This time around, Square tries to deal with the issue by simply allowing the player to choose his battles. Players can “scan” the area and icons of enemies (called Noise) appear on the map. The player can click on an icon to go into an encounter. You can pretty much get from point A to point B without a single fight if you choose. Another advantage is you don’t have to run in circles to try and get into combat when you want to grind. You eventually even get an ability to “chain” combats in succession by clicking on multiple Noise at once, eliminating the need to return to the world map!

You may think “well that’s kinda dumb… then the player can simply breeze through the game. What’s the point in that?”. I think that it’s important to make a game flexible. By designing it in such a way, the player can choose when he wants to fight rather than let the computer control it. The more control the player has, the more fun a game can be. The point is that the player should be having fun. After playing Brave Story (a wonderful game by the way) which is much more of an old-school classic RPG, and playing the contrasting TWEWY, I have to admit, that I’m actually having way more fun choosing my battles, even though I am technically doing encounters way more frequently than any other random-encounter RPG I’ve played! Even if I chose not to fight a single thing, and proceeded directly to the boss fight, I probably wouldn’t progress, or if I did, means I have sufficient ability to proceed to the next section of the game. So letting the player choose his encounters does not ruin the balance of the game. This little feature allows me to fight all I want when I want, and to skip to the next section when I feel I’m ready and done without interruption, eliminating the frustrations of combat and making combat, and the game more enjoyable.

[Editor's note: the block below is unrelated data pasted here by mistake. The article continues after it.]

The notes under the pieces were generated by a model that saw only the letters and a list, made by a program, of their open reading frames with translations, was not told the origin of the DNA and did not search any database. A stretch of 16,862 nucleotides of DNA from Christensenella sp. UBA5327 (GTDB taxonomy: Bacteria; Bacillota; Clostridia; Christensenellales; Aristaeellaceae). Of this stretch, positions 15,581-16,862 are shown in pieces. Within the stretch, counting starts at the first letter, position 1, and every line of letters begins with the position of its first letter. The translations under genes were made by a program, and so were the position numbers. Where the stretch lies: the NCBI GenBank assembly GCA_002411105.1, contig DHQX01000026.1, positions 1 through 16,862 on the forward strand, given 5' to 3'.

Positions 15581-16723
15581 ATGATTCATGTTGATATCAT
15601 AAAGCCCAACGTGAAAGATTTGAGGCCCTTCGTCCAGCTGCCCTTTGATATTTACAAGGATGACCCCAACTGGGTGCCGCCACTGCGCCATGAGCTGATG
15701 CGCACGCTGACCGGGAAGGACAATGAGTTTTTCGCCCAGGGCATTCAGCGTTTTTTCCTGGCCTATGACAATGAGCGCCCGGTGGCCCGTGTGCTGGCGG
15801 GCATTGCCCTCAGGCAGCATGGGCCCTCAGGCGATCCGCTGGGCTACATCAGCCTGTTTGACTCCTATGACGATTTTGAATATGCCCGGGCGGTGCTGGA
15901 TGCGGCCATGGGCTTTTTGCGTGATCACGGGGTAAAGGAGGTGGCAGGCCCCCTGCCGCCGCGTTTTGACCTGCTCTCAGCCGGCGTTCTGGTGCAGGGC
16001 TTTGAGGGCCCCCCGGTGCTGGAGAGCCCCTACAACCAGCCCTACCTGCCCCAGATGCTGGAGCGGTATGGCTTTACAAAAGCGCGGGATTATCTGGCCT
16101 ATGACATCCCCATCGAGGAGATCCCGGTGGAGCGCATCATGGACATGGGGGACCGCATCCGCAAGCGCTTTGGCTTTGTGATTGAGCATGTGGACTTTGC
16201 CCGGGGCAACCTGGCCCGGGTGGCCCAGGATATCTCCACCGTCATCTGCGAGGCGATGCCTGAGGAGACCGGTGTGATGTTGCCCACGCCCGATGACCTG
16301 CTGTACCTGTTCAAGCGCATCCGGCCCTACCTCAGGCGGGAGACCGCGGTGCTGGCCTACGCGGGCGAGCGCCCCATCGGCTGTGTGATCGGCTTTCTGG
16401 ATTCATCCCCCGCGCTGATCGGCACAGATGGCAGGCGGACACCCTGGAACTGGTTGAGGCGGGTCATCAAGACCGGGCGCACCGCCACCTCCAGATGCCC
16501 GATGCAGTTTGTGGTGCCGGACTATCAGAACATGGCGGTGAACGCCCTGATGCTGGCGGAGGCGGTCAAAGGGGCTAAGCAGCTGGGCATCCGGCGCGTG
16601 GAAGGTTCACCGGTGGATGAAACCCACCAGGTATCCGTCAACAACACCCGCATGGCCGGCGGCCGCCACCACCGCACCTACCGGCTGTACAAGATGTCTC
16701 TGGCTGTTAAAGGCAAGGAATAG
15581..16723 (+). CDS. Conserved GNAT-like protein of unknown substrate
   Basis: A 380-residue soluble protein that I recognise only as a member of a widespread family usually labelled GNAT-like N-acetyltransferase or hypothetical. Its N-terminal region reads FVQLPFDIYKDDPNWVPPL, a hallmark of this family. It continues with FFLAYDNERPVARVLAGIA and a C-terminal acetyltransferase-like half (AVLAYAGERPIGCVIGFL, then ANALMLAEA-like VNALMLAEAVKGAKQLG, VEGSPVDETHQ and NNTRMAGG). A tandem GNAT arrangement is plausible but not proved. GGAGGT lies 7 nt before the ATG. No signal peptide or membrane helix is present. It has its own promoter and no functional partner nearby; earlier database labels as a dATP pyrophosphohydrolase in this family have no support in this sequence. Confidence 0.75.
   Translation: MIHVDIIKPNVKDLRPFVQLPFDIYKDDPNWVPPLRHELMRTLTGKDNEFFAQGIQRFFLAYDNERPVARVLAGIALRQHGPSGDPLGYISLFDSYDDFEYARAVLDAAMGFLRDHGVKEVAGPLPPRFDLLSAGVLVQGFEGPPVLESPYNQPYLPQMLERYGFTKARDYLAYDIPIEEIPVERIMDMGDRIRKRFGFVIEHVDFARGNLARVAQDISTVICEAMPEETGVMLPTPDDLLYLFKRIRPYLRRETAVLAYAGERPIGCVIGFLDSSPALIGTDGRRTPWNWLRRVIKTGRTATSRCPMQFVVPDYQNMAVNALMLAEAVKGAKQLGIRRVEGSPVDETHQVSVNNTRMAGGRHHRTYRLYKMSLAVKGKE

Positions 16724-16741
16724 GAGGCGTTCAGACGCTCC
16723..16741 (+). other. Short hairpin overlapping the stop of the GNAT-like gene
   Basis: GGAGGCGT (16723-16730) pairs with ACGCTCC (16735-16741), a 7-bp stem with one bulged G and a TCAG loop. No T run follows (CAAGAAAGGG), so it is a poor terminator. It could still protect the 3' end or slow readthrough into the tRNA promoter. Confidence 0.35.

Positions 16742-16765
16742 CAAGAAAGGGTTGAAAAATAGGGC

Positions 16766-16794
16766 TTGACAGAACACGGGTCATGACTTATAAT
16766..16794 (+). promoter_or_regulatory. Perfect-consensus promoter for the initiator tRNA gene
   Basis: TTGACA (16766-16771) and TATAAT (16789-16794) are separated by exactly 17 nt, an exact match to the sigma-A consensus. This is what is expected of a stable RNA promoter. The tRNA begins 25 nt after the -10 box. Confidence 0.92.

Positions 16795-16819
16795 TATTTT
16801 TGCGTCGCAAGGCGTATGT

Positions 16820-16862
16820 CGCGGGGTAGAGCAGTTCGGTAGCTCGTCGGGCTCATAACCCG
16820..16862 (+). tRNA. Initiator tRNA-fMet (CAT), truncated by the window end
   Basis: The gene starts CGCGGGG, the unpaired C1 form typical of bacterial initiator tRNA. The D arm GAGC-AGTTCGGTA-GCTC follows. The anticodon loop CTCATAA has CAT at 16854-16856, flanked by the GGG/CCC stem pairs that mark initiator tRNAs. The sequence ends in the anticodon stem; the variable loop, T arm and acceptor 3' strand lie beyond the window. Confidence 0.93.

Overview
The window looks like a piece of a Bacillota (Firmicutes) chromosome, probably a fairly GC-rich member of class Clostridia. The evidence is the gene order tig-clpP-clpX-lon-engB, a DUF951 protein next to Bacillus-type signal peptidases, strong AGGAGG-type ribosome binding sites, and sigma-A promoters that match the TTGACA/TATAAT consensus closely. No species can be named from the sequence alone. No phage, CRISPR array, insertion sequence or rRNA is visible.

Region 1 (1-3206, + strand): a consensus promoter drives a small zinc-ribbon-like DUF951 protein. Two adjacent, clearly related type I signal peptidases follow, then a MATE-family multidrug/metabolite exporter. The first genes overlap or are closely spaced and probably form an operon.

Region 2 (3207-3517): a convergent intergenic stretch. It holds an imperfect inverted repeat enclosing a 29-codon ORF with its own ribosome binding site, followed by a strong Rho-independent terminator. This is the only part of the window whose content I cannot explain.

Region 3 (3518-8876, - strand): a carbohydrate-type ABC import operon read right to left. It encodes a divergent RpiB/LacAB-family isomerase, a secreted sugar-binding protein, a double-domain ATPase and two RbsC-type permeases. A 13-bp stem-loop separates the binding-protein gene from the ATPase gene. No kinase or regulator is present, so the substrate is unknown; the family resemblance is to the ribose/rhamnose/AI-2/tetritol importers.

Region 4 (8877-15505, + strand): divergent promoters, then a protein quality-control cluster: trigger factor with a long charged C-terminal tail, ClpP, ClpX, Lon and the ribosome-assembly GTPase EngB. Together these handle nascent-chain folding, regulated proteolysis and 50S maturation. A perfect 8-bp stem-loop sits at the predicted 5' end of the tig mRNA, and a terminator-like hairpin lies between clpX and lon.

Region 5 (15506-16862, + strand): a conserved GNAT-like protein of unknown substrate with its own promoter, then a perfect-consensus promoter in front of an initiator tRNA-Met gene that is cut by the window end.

1. mint
    August 2, 2008 at 9:40 pm